There's good news and bad news on the Federal Aviation Administration funding front.
Using Congressional procedural maneuvers available when the chambers are in recess, the Senate today signed off on the FAA bill that had passed the House in July. Obama has signed the bill into law.
The good news is that around 4,000 federal transportation personnel and the 70,000 or so contractors working on airport projects should be back on their jobs Monday.
The bad news is that the potential ticket tax refunds some passengers had hoped to recover no longer exist.
Effective date kills ticket tax refunds: The short-term measure -- it reauthorizes FAA operations until mid-September, meaning Congress will hash out the issues that held the law up in the first place when members return next month -- is retroactive to July 23, the day the old law and its ticket taxes expired.
When the taxes were not on the books, there was a lot of talk about possible refunds for which some passengers -- including me, who took Southwest up to Dallas for an Internal Revenue Service conference last week; yeah, I, too, love the tax and travel irony -- might qualify. We were the around 12.5 million airline customers who bought our tickets before the taxes expired, but didn't get on a plane until after they had lapsed.
What followed was a lot of refund speculation and back and forth between airlines and the IRS as to how to issue these refunds.
But this new law, with its July 23 effective date, makes all the tax refund chatter moot.
Since the ticket taxes never technically faded from the books, they were officially in effect when we flew. So we don't get the tax money back.
The bad news was made official with this IRS website notice posted immediately after the new FAA bill became law:
"Today's Congressional action extending the Federal Aviation Administration authorization reinstates retroactively the airline ticket taxes for passengers who traveled during the lapse of the FAA's authorization. As a result of the bill Congress passed today, passengers who purchased tickets prior to July 23 and traveled between July 23 and the date of enactment of today's legislation are not entitled to a refund of the airline ticket excise tax. "
That's right. No in-flight meals, no airline provided blankets, but ticket taxes. Air travelers stiffed again.
About that uncollected tax money: But what about people who bought tickets on or after July 23 and didn't pay the taxes because collection of the levies wasn't authorized again until today?
They are the lucky ones.
Uncle Sam lost about $30 million each day the airlines didn't collect the lapsed taxes. That comes to around $400 million give or tax a couple of million that the Treasury didn't get.
And while that's a nice chunk of change, the IRS is just going to write it off.
Yesterday, the top tax writers in both the House and Senate sent a letter to IRS Commissioner Douglas Shulman suggesting that his agency simply forget about the uncollected airline ticket tax money.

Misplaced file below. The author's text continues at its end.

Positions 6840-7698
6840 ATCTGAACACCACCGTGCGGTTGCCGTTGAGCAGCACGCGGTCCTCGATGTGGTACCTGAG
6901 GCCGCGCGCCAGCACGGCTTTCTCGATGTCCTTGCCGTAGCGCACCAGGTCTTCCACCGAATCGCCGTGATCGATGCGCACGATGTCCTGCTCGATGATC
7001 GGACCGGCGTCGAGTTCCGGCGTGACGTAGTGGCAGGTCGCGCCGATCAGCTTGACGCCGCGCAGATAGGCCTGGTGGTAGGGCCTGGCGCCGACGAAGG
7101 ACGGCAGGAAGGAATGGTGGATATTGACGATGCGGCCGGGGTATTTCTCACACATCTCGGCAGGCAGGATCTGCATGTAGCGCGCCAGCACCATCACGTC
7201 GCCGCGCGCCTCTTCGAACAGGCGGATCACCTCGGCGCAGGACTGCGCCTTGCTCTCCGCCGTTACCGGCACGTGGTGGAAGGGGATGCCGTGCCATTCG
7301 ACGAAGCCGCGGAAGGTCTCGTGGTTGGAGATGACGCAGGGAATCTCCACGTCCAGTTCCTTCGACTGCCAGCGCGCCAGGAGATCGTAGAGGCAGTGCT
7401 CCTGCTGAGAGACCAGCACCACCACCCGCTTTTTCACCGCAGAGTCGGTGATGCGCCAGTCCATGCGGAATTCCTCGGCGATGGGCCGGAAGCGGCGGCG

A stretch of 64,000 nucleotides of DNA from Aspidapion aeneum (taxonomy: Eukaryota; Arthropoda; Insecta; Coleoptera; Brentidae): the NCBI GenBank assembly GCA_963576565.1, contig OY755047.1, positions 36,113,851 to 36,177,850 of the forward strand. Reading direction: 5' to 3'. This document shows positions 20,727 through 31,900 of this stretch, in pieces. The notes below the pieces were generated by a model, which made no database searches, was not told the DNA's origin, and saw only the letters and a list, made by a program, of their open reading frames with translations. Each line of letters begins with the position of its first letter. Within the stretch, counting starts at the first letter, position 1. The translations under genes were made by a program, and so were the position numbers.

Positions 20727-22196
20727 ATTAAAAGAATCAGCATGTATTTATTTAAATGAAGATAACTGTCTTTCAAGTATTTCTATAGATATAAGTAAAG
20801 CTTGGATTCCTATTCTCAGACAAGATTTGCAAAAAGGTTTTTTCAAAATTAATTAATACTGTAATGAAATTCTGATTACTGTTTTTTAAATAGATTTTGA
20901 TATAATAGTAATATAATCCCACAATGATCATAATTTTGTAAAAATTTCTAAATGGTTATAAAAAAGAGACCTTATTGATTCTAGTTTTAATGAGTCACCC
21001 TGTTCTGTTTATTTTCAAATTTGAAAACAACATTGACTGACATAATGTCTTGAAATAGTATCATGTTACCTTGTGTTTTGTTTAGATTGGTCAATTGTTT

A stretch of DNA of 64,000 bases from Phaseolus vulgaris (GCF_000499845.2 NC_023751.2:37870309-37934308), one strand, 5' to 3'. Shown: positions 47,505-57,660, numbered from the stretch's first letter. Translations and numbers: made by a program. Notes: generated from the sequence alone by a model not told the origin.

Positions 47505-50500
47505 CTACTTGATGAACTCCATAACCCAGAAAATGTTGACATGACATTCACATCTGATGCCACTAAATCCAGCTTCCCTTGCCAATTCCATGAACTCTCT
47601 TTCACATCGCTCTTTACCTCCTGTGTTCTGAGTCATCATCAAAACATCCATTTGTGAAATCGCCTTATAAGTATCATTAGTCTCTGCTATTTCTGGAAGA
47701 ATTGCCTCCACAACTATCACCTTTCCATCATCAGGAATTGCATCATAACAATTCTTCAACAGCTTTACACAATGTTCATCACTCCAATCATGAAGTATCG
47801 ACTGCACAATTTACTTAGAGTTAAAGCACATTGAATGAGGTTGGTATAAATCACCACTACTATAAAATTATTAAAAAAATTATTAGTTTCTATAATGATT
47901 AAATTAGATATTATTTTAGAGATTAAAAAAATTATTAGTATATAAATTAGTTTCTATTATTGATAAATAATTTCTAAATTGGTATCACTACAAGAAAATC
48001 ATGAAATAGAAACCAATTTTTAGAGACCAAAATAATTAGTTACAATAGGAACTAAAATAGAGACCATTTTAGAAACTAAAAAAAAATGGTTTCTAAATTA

Reps. Dave Camp (R-Mich.) and Sandy Levin (D-Mich.), the House Ways and Means Committee chairman and ranking member, respectively, along with Senate Finance Committee Chairman Max Baucus (D-Mont.) and ranking member Orrin Hatch (R-Utah) noted that trying to retroactively collect the taxes from airlines and passengers isn't really in the IRS' best interests, given its limited resources.
So, the Congressmen wrote to Shulman, "we encourage you to utilize all your discretion and authority to extend relief for passengers and airlines with respect to ticket taxes that were not paid or collected because of the lapse and provide the industry a three-day period of time to restart processes to collect the taxes."
Shulman and crew got the message. That same IRS website message announcing no ticket tax refunds also noted:
"Additionally, the IRS intends to provide relief for passengers and airlines with respect to ticket taxes that were not paid or collected because of the lapse."
Airlines come out OK, too: Notice the references in both the Congressional letter and the IRS statement about the airlines?
That's right. The air carriers are lucky, too. They don't have to come up with the uncollected tax money -- an estimated $400 million, give or take a couple of million -- either.
Most airlines have the cash. When the taxes lapsed, instead of discounting fares by the ticket tax amount, they just pocketed the difference.
And now their greed is being sanctioned.
Some members of Congress have suggested that the airlines instead transfer that excess amount into the federal Airport and Airway Trust Fund. Such naivety and/or political posturing are duly noted, but that recommendation is never going to happen.
While the IRS no doubt took into account what a public relations debacle it would be to try to collect the temporarily lapsed ticket taxes, the airlines know we all hate them anyway.
So when it comes to minimal positive PR by being good corporate citizens and paying the taxes or keeping the money, odds are that the money in hand wins.
- Some airlines to issue ticket tax refunds
- IRS, airlines at odds over issuing ticket tax refunds
- Airline tax refunds possible for fliers who paid
before Congress let the levy expire
- Airline bags fly tax free
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